During this year’s Democratic primaries, Latinos voted nearly two-to-one for Sen. Hillary Clinton, fueling speculation that they weren’t going to vote for a Black candidate. However, a new Pew Hispanic Center survey now says that over three-fourths (77 percent) of Latinos who voted for Clinton will now vote for Sen. Barack Obama, who will officially become the Democratic presidential nominee this month.
In the Pew study, 55 percent said they believe Obama is better for Hispanics, while only 11 percent felt that Republican candidate John McCain is better. Furthermore, over half of the Latinos also believe that Obama would be better as president than McCain on such issues as education (66 percent to 18 percent), jobs (65 percent to 19 percent), health care (64 percent to 19 percent), crime (50 percent to 26 percent), and the war in Iraq (58 percent to 27 percent).
The Pew survey also reported that Hispanic voters increasingly identify with the Democratic Party — 65 percent of registered voters say they are Democrats or lean toward the party, as opposed to only 26 percent who prefer Republicans. In 2004, President George W. Bush got 40 percent of the Latino vote, a record for GOP presidential candidates, the Pew report points out.
Why did so many Latinos prefer Clinton over Obama in the primaries?
“There was a trust already with the Clintons,” says Rogelio Munoz, director of Minnesota’s non-partisan Chicano Latino Affairs Council. “There was a lot of economic prosperity under the Bill Clinton administration, and they [Latinos] needed someone to bring that back.”
“I don’t think…now that the polls show that Latinos are going for Barack that we can skip as quickly over what happened back [in the primaries] versus Hillary,” noted author Leon Wynter during the July 25 panel discussion on Black-Latino political relations at the UNITY ’08 journalists of color convention at Chicago’s McCormick Place.
Comprising about 15 percent of the U.S. population but only nine percent of eligible voters, Hispanics are one of the most sought-after voting groups in the 2008 election, the Pew survey observes. Yet, mainstream media have virtually ignored Latinos in any presidential campaign discussion, said UNITY panelist and New America Media writer Roberto Lovato. “Latinos are voting 79 percent Democratic in the primaries, but can’t find a single story on Lou Dobbs and other [CNN] shows,” he points out.
Wynter suggested that the Latino vote has become more important than Blacks’ in major elections. “We see the Latino population is growing with clout and importance, the swing vote and a number of other things, without necessarily throwing up their own Jesse Jackson and Al Sharpton,” the author said. “The Latino-Hispanic America has moved into the American mainstream at an exceedingly rapid rate.”
However, another UNITY panelist, Pedro Noguera of the Metropolitan Center for Urban Education at New York University, stressed that Latinos’ votes for Clinton did not mean that they were anti-Black: “That is a very superficial analysis of what was happening.”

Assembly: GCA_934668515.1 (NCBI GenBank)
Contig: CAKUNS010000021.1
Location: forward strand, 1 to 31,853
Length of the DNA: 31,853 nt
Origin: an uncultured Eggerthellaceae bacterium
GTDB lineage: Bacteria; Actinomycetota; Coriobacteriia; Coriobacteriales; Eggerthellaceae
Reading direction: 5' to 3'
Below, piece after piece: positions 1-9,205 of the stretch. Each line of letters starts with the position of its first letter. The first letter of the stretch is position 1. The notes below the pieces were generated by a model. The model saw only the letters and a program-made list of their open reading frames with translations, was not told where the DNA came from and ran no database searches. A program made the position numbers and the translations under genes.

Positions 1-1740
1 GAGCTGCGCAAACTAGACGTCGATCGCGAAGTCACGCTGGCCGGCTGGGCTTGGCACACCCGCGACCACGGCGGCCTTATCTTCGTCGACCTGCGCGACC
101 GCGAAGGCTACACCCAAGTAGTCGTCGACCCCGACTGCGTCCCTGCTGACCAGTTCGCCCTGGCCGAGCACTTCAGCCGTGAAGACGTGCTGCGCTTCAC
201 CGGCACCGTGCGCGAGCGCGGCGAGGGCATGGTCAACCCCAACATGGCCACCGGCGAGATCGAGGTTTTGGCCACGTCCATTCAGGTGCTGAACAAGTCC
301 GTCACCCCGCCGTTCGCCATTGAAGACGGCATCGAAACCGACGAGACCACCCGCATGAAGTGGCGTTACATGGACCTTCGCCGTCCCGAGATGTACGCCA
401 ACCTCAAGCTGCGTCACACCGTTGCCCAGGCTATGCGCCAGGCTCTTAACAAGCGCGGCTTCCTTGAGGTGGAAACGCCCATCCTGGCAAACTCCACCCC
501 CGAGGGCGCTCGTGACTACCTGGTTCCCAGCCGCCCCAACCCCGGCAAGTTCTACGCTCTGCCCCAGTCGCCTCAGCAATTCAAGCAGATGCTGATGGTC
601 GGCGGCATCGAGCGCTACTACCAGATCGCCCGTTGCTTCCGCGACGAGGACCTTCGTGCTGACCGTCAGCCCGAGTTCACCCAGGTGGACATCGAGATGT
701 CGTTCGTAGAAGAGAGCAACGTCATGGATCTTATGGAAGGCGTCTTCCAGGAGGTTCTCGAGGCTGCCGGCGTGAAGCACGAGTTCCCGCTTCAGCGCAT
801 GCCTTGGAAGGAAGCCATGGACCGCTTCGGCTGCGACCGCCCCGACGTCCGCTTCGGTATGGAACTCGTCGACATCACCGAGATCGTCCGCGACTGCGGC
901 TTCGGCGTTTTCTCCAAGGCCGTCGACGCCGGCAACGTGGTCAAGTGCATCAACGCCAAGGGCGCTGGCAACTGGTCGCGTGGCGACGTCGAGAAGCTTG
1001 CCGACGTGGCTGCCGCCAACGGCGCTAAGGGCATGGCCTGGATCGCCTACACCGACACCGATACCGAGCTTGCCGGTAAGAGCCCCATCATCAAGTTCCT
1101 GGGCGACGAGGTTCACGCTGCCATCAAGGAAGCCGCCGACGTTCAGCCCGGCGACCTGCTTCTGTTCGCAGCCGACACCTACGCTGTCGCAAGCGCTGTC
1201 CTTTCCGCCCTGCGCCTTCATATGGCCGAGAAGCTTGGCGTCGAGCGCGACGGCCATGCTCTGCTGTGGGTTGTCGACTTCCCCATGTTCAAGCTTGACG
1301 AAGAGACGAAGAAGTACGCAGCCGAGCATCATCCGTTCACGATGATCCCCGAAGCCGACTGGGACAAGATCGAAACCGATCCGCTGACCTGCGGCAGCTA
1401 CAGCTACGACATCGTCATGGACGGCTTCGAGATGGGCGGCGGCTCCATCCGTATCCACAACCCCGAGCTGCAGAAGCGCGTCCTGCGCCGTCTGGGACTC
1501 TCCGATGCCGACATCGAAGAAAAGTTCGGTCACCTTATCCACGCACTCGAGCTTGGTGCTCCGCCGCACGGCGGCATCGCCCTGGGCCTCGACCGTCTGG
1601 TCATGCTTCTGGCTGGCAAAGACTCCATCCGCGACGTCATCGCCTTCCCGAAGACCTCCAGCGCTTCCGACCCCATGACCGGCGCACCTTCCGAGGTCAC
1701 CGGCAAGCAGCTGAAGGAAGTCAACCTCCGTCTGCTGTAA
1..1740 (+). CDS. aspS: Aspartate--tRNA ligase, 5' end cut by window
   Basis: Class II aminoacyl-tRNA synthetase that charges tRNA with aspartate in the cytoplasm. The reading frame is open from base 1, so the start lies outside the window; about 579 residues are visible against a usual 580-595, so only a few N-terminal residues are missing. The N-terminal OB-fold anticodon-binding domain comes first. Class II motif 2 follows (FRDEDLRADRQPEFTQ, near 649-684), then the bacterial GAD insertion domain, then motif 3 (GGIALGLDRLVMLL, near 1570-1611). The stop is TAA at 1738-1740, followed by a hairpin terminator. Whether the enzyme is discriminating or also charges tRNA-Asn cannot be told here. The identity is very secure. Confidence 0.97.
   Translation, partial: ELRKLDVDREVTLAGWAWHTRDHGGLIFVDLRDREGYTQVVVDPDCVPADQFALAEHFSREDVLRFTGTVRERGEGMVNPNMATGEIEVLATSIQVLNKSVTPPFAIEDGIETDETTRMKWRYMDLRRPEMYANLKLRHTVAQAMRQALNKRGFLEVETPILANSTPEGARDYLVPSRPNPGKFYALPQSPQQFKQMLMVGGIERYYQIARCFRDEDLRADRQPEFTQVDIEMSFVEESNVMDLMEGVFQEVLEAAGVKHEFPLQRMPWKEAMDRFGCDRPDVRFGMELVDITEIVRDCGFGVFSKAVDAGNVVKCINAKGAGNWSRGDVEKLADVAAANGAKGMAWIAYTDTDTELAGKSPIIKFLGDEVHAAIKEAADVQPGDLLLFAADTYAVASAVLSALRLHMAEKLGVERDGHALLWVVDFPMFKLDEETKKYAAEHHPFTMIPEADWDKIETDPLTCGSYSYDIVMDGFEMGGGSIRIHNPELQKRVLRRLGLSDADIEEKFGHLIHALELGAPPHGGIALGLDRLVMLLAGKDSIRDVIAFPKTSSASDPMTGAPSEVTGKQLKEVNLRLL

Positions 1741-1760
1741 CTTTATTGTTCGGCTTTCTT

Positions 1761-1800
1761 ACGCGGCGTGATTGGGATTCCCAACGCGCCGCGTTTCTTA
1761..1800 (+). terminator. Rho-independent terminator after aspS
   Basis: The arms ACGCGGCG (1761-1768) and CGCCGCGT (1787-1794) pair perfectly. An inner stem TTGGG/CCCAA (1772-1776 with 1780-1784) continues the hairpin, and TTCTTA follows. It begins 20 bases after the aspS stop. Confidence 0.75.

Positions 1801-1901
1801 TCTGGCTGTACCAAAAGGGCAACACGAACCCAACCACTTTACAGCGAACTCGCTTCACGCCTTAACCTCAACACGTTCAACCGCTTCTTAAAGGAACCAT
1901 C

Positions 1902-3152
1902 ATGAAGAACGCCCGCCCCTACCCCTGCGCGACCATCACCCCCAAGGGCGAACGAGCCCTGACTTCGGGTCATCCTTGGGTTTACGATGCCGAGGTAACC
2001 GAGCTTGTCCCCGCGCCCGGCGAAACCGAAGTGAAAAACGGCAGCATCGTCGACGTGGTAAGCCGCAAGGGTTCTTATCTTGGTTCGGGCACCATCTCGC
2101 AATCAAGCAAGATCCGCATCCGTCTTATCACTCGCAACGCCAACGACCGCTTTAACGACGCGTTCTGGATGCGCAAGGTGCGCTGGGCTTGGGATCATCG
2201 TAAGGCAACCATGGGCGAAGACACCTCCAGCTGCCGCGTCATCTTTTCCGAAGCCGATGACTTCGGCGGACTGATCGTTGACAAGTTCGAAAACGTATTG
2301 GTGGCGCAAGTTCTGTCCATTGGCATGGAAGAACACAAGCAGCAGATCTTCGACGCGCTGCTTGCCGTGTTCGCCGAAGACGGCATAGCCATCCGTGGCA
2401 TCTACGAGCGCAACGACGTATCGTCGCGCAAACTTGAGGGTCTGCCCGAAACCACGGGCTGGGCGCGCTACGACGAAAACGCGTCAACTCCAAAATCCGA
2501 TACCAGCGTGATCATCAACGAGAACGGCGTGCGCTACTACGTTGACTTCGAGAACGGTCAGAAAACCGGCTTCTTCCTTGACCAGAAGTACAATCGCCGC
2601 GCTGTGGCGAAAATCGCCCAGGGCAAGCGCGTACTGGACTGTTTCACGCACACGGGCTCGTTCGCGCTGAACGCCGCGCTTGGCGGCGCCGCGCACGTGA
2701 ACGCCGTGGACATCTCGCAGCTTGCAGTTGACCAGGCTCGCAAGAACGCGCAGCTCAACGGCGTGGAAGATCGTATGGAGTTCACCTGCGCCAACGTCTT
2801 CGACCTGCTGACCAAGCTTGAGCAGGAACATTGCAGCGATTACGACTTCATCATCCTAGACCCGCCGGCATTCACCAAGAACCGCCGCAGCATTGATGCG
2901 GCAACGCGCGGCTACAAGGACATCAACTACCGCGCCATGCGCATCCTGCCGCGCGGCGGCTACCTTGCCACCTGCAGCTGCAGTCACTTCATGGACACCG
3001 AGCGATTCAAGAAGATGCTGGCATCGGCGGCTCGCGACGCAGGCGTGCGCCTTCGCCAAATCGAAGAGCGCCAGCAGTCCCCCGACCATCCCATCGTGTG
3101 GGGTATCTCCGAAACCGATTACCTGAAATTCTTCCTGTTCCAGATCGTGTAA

La Opinion senior political writer Pilar Marrero, also on the UNITY panel, covered the Democratic primaries. She recalled a friend telling her early on that Obama had no shot at the Latino vote. “[Then] you saw 80 percent of Blacks voting for Obama, and 80 percent of Latinos voting for Clinton, so the numbers were supporting this,” she said.
Is there now a rift between Blacks and Latinos? Marrero said the primary numbers lend some truth to this: “There are Latinos who are racist [toward Blacks], and there are African Americans who are racist or prejudiced toward Latinos. But I don’t think that is the majority of Latinos. I do think there is a certain ignorance among certain segments of Latinos in the community because we don’t do a good enough job in introducing these communities to each other.”
Despite the Pew study, mainstream media still report that Latinos primarily favor McCain, said Wynter, pointing to a recent NPR report on “Latinas for McCain.”
“These aren’t Mexicans who just arrived from Mexico a while ago, but first- and second-generation Latinos,” he said of the story. “It was so clear [from the reported story] that they weren’t for McCain [but] they were against Obama.”
But McCain has history in dealing with Latino issues, such as immigration, notes Munoz: “He has been in the Senate a lot longer than Obama has.”
Blacks and Latinos, nonetheless, do share many common interests, Noguera pointed out. “The state of schools, the economy, the war — those issues do cut across differences,” he said. And, if the Pew report is correct and Latinos vote their party preferences, their choice of Clinton over Obama in the primaries really won’t matter, as they will support the Democratic presidential nominee this fall by nearly 40 percentage points.
Munoz predicts that Latinos will indeed make a difference in this year’s presidential election, especially in the Southwest, California and Florida.
“[The Latino vote] is definitely something that both candidates will court,” he concludes.
The entire 2008 National Survey of Latinos can be read on www.pewhispanic.org.
Charles Hallman welcomes reader responses to email@example.com.